Often, abortion clinics cannot meet the latter requirement, since hospitals can and do refuse to sign the agreements. These clinics can apply for variances with the state—an alternative that relies on agreements with physicians who have admitting privileges at nearby hospitals—but those aren't guaranteed to be approved. In the eight years John Kasich was governor of Ohio, at least three clinics closed over issues related to securing transfer agreements or variances from the health department, according to local news reports, and an additional three clinics have remained open in part thanks to lawsuits filed against the state over the requirements.
Transfer agreements and admitting privileges laws are an example of what abortion rights groups have termed "Targeted Regulation of Abortion Provider," or TRAP laws—designed, they argue, to make it harder for doctors and clinics to operate. And it's unclear whether they improve treatment. Numerous groups, including the Centers for Medicare and Medicaid Services and the American College of Obstetricians and Gynecologists, have stated such regulations have no proven impact on patient outcomes.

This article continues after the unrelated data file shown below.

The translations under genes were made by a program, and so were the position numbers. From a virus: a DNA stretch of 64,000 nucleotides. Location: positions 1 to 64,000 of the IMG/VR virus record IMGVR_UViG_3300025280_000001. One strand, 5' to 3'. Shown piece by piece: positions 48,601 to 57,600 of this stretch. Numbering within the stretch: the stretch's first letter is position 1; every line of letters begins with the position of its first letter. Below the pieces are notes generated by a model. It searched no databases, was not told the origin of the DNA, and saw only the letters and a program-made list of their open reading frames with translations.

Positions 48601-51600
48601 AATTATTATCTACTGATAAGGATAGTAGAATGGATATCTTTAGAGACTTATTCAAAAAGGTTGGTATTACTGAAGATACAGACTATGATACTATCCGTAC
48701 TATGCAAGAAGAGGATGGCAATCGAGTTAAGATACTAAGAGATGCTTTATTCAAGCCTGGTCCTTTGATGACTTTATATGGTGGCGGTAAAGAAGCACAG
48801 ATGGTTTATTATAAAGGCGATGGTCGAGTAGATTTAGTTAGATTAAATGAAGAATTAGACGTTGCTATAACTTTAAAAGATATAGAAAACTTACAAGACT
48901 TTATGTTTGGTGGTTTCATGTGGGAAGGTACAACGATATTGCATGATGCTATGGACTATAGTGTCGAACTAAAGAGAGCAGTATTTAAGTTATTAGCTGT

Several States Argue Abortion Clinic Licensing Is About Protecting Women's Health
In Missouri, Governor Mike Parson has said the state's effort to close its last abortion clinic "is not about the pro-life issue at all," but rather "Planned Parenthood not protecting women's health" by failing, he said, to meet the Department of Health and Senior Services' requirements. He added that the clinic shouldn't be given "special treatment" simply because it is the last of its kind in the state.
Kentucky says its regulations simply require "common safety measures among healthcare facilities" to "streamline, expedite, and facilitate the transfer and treatment of patients." It also says it won't be running afoul of Roe v. Wade, the abortion rights U.S. Supreme Court precedent, if it closes its last clinic. Sixteen states have submitted an amicus brief to the Sixth Circuit supporting Kentucky's case.
Health agencies in Ohio, Louisiana, and Indiana have made similar arguments.
Pending Litigation Will Decide the Fate of Kentucky's Last Clinic and Missouri's—and Maybe Even Roe v. Wade
As with much of the abortion landscape in America, the fate of these states' ability to regulate abortion clinics out of existence will likely rest in the courts. Missouri's Planned Parenthood clinic in St. Louis remains open pending an administrative hearing, the outcome of which could very likely be appealed to a state or federal court. Kentucky's last clinic, and the Planned Parenthood affiliate seeking to provide abortions in the state, are scheduled to argue their case in the Sixth Circuit Court of Appeals sometime this year.
Ultimately, the cases could end up before the U.S. Supreme Court—including the two new conservative justices appointed by President Donald Trump—where one of the Planned Parenthood lawyers in Kentucky argues states are "hoping to find a sympathetic audience willing to overturn long-standing precedents that have protected patients and physicians for decades."